An exemplary light emitting diode (LED) printer has a printhead with a row of LED chips along its length. An exemplary chip 7 has a plurality of exposure LEDs 8 along its length. The exposure LEDs are selectively activated for exposing the photosensitive surface of a xerographic printer in desired patterns. During printing, selected ones of the LEDs are activated for exposing selected pixels in a row across the surface. A short interval later selected LEDs across the row are again activated. Thus, the exposure comprises a series of rows of exposed dots. There is a brief interval between the rows. During this short interval temperature of the LED chip is sensed in the practice of this invention.
Power is supplied to the LEDs from integrated circuit chips mounted in close proximity to the LED chips. In an exemplary embodiment, an integrated circuit chip is located on each side of each LED chip and contains circuits for delivering current to half of the LEDs on the LED chip. Thus, an exemplary integrated circuit chip may have 48 current sources for the respective LEDs. Such a chip may include a variety of other print head operational circuits which do not form a part of this invention. For example, data signal multiplexing circuits may be included on the chip. The drawing illustrates schematically the power supply portion of an integrated circuit chip for providing current for activating the LEDs on an LED chip. The components illustrated are repeated several times across a printhead.
There may be differences between the various LED chips on the printhead due to processing variables during manufacture of the chips. It may also have different temperatures due to differences in the cycle during printing. Thus, power is separately controlled to each LED chip. Generally it is desirable that the current available for each LED on a chip be substantially the same so that the light output of each LED is substantially the same. For this purpose a plurality of current mirrors controlled by a high reference voltage are employed.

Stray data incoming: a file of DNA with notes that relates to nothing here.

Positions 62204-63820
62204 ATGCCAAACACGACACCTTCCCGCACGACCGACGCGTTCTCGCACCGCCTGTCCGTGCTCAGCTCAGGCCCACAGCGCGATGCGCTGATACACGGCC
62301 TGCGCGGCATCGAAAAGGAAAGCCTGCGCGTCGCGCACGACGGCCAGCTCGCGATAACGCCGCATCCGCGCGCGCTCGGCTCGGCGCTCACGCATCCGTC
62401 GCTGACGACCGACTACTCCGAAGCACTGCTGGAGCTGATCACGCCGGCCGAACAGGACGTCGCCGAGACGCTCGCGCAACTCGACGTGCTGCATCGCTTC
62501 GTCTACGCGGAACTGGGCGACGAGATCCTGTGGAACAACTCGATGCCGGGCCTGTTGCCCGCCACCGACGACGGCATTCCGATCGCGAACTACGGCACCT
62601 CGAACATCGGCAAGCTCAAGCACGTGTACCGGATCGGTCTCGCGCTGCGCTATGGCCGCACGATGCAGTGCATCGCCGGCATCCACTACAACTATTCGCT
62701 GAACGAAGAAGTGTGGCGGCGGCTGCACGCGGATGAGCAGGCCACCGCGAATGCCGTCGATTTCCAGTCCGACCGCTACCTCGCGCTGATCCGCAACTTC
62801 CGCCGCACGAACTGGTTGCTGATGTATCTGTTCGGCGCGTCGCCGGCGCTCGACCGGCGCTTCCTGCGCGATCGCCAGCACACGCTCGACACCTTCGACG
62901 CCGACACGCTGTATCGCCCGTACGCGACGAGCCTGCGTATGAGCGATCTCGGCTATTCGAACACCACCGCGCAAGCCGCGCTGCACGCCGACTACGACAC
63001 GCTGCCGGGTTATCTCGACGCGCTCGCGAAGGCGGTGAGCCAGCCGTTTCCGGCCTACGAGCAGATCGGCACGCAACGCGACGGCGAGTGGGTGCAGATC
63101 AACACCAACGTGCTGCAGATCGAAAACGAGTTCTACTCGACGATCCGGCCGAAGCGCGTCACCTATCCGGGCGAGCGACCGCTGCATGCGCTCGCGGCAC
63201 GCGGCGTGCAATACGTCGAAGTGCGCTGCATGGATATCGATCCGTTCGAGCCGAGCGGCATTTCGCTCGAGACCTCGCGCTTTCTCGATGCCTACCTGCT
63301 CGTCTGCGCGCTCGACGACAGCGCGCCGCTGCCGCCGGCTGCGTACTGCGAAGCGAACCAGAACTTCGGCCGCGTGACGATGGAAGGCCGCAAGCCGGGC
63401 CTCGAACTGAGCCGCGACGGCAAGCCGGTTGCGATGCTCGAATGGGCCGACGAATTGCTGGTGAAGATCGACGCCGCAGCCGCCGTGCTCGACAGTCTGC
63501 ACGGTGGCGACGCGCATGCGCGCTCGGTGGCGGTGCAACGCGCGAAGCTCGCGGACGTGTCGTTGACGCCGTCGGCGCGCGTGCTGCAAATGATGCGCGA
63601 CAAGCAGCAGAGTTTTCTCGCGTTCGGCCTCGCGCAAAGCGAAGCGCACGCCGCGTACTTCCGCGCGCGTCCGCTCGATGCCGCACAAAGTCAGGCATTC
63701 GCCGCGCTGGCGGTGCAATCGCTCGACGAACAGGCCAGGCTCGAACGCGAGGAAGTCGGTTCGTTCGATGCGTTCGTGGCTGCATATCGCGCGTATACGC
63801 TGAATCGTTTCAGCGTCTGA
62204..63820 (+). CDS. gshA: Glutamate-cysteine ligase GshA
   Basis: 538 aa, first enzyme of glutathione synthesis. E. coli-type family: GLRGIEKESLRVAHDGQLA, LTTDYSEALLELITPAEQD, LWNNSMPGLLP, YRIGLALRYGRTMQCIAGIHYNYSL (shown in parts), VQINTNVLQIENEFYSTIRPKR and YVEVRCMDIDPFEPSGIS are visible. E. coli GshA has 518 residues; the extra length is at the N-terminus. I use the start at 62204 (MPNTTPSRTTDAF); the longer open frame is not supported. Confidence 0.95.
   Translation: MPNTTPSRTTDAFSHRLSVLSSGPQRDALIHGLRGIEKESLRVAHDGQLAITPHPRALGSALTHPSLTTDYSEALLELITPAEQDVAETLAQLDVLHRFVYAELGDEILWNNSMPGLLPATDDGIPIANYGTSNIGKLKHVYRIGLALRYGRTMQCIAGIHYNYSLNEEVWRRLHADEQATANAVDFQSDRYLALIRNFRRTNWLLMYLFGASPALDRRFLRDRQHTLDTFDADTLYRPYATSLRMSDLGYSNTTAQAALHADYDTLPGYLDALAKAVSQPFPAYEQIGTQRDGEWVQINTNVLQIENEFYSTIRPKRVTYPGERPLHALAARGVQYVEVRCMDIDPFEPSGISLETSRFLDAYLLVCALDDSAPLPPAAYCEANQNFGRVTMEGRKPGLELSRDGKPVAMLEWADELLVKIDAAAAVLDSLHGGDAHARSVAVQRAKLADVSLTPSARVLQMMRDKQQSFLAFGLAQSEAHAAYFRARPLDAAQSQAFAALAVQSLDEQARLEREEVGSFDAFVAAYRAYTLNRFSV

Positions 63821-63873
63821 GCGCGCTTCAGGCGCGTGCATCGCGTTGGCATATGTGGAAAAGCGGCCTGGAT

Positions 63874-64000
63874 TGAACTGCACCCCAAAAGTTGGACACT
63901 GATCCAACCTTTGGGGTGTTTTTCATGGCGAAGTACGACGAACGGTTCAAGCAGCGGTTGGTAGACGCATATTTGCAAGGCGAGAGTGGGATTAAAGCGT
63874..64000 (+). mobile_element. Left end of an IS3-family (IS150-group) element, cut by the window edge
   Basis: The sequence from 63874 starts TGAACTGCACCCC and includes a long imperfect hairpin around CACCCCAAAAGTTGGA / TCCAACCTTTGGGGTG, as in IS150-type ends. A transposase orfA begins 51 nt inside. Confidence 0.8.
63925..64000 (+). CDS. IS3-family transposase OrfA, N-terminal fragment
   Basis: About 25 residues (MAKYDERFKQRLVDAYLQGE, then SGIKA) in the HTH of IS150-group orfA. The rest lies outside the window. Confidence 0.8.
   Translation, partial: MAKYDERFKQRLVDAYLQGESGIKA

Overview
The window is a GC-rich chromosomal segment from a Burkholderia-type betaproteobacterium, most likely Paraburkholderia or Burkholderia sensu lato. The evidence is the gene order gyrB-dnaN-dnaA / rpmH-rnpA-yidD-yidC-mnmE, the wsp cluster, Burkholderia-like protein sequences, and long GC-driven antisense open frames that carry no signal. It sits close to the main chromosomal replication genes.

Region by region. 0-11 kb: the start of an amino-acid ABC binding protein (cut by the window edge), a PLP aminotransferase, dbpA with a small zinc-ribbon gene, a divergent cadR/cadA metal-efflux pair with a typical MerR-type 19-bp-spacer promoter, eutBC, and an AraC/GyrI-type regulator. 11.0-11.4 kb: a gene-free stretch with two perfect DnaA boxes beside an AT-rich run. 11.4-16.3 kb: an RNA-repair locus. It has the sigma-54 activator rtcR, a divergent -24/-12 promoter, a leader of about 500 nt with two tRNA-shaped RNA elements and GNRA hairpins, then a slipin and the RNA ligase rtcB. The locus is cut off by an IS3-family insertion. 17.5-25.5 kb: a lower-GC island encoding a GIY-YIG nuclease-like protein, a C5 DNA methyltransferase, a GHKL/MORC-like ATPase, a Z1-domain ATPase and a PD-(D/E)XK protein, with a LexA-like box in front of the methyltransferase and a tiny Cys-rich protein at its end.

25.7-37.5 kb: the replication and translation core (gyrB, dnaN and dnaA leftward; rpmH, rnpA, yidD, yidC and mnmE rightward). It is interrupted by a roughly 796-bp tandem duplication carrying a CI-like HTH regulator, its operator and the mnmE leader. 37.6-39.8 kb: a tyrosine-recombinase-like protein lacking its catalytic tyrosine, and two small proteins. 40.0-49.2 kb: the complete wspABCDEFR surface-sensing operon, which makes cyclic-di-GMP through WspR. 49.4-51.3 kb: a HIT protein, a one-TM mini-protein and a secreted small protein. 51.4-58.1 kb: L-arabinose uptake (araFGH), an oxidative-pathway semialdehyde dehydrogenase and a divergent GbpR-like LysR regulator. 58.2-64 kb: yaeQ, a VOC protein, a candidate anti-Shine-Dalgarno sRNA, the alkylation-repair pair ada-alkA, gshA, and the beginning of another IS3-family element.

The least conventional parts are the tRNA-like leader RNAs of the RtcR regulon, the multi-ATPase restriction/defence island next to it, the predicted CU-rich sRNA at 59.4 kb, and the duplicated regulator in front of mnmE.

Each integrated circuit chip is provided with a reference resistor Rr, the value of which may be selected for assuring that all of the integrated circuit and LED chips on a given print head produce substantially the same light output.
A portion of the circuits on a representative integrated circuit chip are illustrated in the drawing. In this drawing, the dashed line indicates the portion on the LED chip. The balance or the circuit elements are typically on the integrated circuit chip, except for the reference resistor and a capacitor mentioned later. Contact pads for making connections to the chips are omitted from the drawing, as are many other details of circuits which are not material to an understanding of this invention.
A reference voltage, VR, is applied to the noninverting input to a difference amplifier 9 (commonly referred to as an op-amp) of a reference current cell on each chip. There is nothing remarkable about the op-amp current controller, and its internal circuits are, therefore, not illustrated. It comprises a conventional comparator circuit, an output buffer for the comparator, a compensation capacitor to prevent oscillations, and a bias circuit for the comparator and buffer. The op-amp circuits are formed by the same processes employed for the balance of the circuitry on the integrated circuit chips.
The op-amp output is connected to the gate of an n-channel insulated gate field effect transistor 11 (IGFET or FET) which acts as a current regulator or current limiter. The source of the n-channel current regulator FET is connected to both the inverting input to the op-amp and the external reference resistor Rr. The drain of the current regulator FET is connected to the drain of a p-channel current source reference FET 12. The reference FET 12, as well as other components which provide current to the LEDs, are powered by a current supply voltage, Vc, common to the entire print head.
In the reference current cell the op-amp controls the gate of the n-channel current reference FET 12 and increases or decreases the gate voltage until the voltage at the reference resistor Rr matches the reference voltage VR at the non-inverting input to the op-amp. The result is a chip reference current equal to VR /Rr. Thus, the reference current cell produces a chip reference voltage at the drain of the reference FET 12. The internal or chip reference voltage is not the same as the external or system reference voltage VR.
The chip reference voltage is tied to the gate of the reference FET. It is also connected to the gate of each of a plurality of similar p-channel output driver FETs 13 which provide current for respective exposure light emitting diodes 8. By having the gates of all of the output driver FETs 13 tied together to the chip reference voltage, the current for each driver is substantially identical. These can be thought of as current mirrors with the same current flow as in the constant reference current cell, or if desired, scaled to a uniform different current by having different parameters for the output FETs 13 as compared with the parameters of the reference FET 12.